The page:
US embassy attack suspects handed suspended sentences by Serbian court
A Serbian court has issued suspended prison sentences for four suspects and acquitted three more who were tried in the 2008 torching of the US embassy in Belgrade after a rally against Kosovo's declaration of independence.
The ruling at Belgrade's Higher Court comes after years of waiting. A retrial was ordered after an appeals court last year overturned initial verdicts for the suspects.
One person died in the 2008 rioting when the US and other western embassies were attacked by groups of nationalists and football hooligans angry over what they perceived as support for Kosovo's statehood.
Several hundred people stormed the US embassy and set part of it on fire before police appeared and pushed the crowds away from the scene.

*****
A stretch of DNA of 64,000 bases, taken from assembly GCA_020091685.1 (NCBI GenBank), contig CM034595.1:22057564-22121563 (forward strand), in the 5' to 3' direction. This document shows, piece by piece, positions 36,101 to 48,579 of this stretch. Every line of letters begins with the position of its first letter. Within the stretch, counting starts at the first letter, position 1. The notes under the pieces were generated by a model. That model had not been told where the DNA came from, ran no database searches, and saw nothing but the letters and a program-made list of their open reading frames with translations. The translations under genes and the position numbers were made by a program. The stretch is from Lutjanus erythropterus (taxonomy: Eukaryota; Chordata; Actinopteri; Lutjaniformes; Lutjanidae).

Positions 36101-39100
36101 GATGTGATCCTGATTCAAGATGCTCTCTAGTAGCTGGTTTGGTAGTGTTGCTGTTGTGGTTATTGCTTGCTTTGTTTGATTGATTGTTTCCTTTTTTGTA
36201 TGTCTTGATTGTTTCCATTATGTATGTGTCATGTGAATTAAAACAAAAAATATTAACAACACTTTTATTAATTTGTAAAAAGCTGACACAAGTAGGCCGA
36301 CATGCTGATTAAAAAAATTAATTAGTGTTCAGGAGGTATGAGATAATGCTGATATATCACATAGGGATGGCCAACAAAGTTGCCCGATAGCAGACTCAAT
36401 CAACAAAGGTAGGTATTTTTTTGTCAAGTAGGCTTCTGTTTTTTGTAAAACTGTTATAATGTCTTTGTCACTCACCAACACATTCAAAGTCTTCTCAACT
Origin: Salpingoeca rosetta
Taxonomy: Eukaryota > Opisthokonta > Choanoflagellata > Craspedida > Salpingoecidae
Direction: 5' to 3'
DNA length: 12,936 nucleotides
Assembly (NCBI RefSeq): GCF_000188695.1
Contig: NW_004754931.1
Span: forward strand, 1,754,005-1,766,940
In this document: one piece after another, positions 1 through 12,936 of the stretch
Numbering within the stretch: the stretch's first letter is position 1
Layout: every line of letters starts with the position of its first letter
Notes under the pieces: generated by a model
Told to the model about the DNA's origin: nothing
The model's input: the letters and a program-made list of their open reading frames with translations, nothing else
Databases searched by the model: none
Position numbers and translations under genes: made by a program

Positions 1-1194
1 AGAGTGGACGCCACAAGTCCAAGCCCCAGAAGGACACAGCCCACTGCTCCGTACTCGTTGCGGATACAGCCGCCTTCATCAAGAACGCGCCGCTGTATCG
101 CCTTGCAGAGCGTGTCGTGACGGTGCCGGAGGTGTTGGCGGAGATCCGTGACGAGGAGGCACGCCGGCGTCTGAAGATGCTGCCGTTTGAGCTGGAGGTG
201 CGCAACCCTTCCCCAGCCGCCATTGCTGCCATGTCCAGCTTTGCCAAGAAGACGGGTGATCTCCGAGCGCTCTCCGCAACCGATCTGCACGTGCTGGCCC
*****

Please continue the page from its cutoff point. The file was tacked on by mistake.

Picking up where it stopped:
The incident has burdened relations between Washington and Belgrade for years.
US officials have insisted that suspects be held responsible but no-one has so far been imprisoned for the torching.
The court said on Tuesday that four suspects were guilty of committing a "grave act against public security" by throwing rocks and breaking windows at the embassy building, after which torches were thrown inside starting the fire. It sentenced the four to suspended six-month and five-month prison terms.
The court also said there was not enough evidence to convict the remaining three suspects.
Zelimir Cabrilo, a lawyer for one of the acquitted defendants, said after the court ruling that the embassy attack was a political event that should have been handled "through political means".
Serbia's prosecutors separately brought charges against five police officials in connection with the rioting but that trial has not started yet.